Famous for the fanfare, the trumpet can evoke stereotypical images: the collapse of the walls of Jericho, the heraldic announcement and the calls to arms on the one hand and notions of heroism, wealth and power on the other.


However, from the Renaissance era onwards, the trumpet’s warlike attributes underwent subtle changes. It is now a modern instrument capable of extreme contrasts, and of mood swings from the softest lullaby to sudden violent outbursts.

What is a trumpet?

The trumpet is a brass wind instrument, which is similar to a cornet – find out how a trumpet differs to a cornet. It is the highest voiced brass instrument in symphony orchestras and jazz bands or ensembles. The trumpet has three valves that determine the pitch of notes.

How old is the trumpet? When were they invented?

Early man fashioned trumpets from animal horn, wood and metal. Development of this natural trumpet peaked with mid-18th century virtuosos who could produce up to 24 notes from their single, valveless trumpet tube.

The Industrial Revolution spawned a mechanical trumpet (c.1816). Soon, completely chromatic trumpets, with three valves giving access to seven interlocking tubes, were the norm.

Later trumpet technology refined this basic design, producing easier high notes and a 'bigger' sound with a more sophisticated instrument.

How to hold a trumpet

How do you play the trumpet?

The sound of the trumpet is generated directly by the player's body. The lips, equivalent to a singer's vocal chords, vibrate to produce pitch, controlled by the facial muscles.

A steady stream of air, diaphragm-controlled, carries these vibrations into the instrument.

The tongue, articulating consonants as in speech, lends definition, the mouthpiece focus and the trumpet, amplification.

The different parts of the trumpet

A) The bell: Flare and thickness is important for sound quality

B) Main tuning slide: Usually pulled out between 1/2" and 1 "

C) Side trigger: Adjusts the third valve for fine intonation

D) The leadpipe: Important for production of high register; for degree of brilliance of sound

E) The mouthpiece: Rim - must be comfortable on lips. Cup - depth and shape determine a bright or dark sound. Throat size - determines freedom of blow. Backbore - determines intonation and upper register freedom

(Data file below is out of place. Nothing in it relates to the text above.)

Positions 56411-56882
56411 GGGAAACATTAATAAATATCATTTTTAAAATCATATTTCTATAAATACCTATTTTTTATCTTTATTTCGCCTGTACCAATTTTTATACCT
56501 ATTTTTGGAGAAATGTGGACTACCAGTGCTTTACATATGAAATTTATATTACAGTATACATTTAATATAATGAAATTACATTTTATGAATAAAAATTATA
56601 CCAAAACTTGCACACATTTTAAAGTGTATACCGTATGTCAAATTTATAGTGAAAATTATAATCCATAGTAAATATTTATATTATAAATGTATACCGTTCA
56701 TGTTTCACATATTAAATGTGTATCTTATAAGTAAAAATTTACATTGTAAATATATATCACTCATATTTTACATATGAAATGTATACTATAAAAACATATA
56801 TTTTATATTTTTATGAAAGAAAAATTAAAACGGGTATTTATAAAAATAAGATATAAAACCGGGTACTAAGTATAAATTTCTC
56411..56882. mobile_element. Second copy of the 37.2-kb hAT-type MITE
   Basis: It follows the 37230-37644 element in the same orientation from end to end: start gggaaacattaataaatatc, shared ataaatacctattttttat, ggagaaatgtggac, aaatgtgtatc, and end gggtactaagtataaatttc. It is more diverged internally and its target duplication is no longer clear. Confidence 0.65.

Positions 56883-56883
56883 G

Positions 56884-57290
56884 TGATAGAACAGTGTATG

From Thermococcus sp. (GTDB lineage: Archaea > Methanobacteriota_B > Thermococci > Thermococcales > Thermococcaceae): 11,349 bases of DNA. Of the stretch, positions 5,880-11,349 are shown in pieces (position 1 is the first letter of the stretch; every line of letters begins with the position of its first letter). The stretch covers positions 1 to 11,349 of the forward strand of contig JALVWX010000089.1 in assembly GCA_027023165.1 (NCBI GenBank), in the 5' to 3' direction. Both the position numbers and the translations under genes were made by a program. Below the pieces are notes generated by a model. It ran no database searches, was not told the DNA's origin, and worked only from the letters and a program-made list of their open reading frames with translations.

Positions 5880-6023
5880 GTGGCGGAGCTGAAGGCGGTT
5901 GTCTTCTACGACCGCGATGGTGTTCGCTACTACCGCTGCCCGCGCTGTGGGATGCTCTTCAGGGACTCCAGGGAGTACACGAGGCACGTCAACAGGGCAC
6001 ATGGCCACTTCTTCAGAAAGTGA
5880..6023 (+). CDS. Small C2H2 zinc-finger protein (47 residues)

F) The bow: Important for intonation

G) Second Piston: Pistons are depressed to alter pitch

H) Waterkey: lets out condensation of players breath

Different types of trumpet

B flat trumpet

Standard orchestral instrument

C trumpet

Common alternative to the B flat trumpet, especially in Tchaikovsky and Britten. Produces a more strident sound.

D trumpet

Commonly used for Baroque trumpet parts, but sometimes specified by more modern composers like Ravel in Bolero

E flat trumpet

Modern instrument generally used for the Haydn and Hummel concertos. Can be used orchestrally for greater security in the hight range.

B flat/A piccolo trumpet

Used for the higher Baroque parts, including the Brandenburg Concerto No. 2

Bass trumpet

Introduced to the orchestra by Wagner. Also used by composers such as Strauss and Stravinsky. Due to size of the mouthpiece it is usually played by trombonists.

Rotary valve trumpet

Developed in Germany in 19th century. Increasingly used in other countries for mainstream German repertoire.

Herald trumpet

This is a longer than a standard trumpet designed not only to play fanfares but also so it can hold ceremonial banners

How much does a trumpet cost?

Prices for a decent trumpet usually start at £400 for beginners, while professionals can pay several thousands of pounds or more for their instruments.

Good trumpet makes include Yamaha and Bach

Where does the trumpet sit in the orchestra?

The trumpets tend to sit close to the timpani, in front of the trombones

The best classical music for trumpets

The repertoire for solo trumpet centres on the Baroque and 20th century. For trumpet with ensemble these are the key pieces:


Haydn: Trumpet Concerto in E-flat; Hummel: Trumpet Concerto; Peter Maxwell Davies: Trumpet Concerto; Harrison Birtwhistle: Endless Parade


Saint-Saëns: Septet in E flat Op. 65; Stravinsky: The Soldier's Tale; Hindemith: Trumpet Sonata



Bach: Brandenburg Concerto No 2; Mahler: Symphony No. 5; Stravinsky: Petrouchka